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Who is that masked ... oh wait, that’s just Annalise.
While the pupils are savvy enough to know they are not incognito super heroes when they wear the masks, their teachers say they are good role models for making a stand and trying to influence societal behaviour.
Despite the masks covering most of their faces, teacher Tracy Ballantine said it was actually pretty easy to identify each of her pupils.
"I’m surprised about how much you can see with most of their faces being covered.
"You can tell a lot about how they’re feeling by looking at their eyes.
"You can tell whether or not they’re feeling happy or sad, or whether they’re being a bit silly or cheeky — they raise their eyebrows or they look in a different direction."
Miss Ballantine said the pupils started wearing them at school last Monday and, since then, she had noticed they were starting to wear them more during the week as well.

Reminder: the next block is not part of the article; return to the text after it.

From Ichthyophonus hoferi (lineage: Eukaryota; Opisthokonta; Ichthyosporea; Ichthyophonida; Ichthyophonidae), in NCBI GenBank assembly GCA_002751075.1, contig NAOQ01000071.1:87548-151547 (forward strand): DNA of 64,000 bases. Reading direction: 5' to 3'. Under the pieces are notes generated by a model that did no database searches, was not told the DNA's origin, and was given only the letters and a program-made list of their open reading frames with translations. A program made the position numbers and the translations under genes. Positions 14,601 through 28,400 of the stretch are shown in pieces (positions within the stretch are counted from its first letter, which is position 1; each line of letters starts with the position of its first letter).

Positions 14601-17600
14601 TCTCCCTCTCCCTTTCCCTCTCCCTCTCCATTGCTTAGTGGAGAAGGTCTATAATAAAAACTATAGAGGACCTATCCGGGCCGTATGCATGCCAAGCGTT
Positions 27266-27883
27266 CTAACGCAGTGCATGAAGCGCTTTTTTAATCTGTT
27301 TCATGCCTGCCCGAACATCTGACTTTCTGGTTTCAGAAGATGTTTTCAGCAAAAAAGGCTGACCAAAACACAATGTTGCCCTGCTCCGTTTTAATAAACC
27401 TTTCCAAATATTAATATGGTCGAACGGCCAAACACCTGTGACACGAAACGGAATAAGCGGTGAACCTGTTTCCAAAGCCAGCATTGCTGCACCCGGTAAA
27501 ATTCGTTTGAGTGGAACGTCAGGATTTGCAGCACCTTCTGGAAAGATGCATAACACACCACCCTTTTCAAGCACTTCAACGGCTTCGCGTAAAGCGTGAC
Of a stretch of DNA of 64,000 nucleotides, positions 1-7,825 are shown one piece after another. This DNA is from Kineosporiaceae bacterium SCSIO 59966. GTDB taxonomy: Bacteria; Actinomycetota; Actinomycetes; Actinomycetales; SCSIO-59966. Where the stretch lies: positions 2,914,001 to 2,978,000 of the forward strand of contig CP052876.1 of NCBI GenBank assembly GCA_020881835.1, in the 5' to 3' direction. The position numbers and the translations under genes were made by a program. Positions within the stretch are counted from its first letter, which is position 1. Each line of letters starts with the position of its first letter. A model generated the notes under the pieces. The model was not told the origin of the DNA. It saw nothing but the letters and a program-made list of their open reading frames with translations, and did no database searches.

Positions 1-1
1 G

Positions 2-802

"We’re just trying to make it so that if kids want to wear a mask, it’s OK to wear a mask and no-one’s going to make fun of anybody, and it’s just going to become one of those things that we do, because it makes us feel OK."
She said it was important to "normalise" face masks because some pupils needed to wear them.
"For lots of our kids, there was anxiety after the Covid lockdown. The masks have made it easier for them to do things, like catching a bus.
"We’ve got a couple of kids in here who have found it really hard to leave their house.
"So wearing a mask to school means that they feel like they’re safe, which is good."
It was hoped other schools and Dunedin residents would take to wearing masks as well, she said.
- Masks are not compulsory in schools, but as of Monday next week, all pupils must wear masks when using public transport.